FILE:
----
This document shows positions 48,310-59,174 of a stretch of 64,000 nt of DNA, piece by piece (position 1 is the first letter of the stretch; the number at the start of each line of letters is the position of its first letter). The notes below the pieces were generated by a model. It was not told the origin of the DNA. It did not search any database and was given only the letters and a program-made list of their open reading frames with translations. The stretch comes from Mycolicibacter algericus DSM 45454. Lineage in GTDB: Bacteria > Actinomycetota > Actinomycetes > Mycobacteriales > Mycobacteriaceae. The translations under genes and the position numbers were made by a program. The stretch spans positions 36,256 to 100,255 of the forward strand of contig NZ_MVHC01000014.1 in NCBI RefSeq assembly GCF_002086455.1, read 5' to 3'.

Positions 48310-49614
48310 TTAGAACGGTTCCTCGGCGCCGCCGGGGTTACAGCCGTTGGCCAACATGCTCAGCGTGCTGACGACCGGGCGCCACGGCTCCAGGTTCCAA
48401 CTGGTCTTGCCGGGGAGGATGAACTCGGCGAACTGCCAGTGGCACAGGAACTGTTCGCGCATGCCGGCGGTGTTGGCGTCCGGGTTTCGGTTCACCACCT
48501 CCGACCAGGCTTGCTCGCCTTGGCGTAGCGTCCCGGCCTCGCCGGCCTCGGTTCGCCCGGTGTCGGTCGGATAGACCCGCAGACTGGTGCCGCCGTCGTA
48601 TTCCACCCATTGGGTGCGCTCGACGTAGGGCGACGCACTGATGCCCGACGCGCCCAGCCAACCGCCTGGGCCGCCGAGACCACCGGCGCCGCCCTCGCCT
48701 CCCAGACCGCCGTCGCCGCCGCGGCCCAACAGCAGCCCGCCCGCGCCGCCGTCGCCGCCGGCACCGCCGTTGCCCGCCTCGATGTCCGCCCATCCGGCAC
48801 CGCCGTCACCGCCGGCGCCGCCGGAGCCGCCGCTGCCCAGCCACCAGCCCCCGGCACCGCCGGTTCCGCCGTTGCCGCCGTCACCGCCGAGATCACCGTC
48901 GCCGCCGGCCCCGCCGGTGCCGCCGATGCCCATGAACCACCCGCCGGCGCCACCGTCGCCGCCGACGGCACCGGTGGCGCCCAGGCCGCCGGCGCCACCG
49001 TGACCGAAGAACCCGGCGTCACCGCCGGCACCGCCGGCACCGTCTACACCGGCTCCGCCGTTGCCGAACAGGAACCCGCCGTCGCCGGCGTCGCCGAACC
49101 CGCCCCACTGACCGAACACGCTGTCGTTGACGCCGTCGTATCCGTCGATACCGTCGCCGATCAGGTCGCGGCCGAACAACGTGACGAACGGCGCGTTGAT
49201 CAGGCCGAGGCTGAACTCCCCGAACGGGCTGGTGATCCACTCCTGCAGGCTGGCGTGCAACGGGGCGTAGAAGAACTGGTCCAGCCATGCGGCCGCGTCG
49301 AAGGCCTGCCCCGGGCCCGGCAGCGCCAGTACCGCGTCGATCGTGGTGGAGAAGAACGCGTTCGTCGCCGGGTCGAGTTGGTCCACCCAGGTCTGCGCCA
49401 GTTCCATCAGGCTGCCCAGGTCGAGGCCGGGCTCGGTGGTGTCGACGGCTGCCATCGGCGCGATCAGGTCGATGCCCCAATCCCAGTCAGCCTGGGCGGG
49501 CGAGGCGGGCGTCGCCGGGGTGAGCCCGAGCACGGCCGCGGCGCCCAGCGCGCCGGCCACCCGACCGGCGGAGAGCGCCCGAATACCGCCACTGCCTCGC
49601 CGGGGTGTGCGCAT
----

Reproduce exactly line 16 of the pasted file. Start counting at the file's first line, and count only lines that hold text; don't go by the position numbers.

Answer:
49601 CGGGGTGTGCGCAT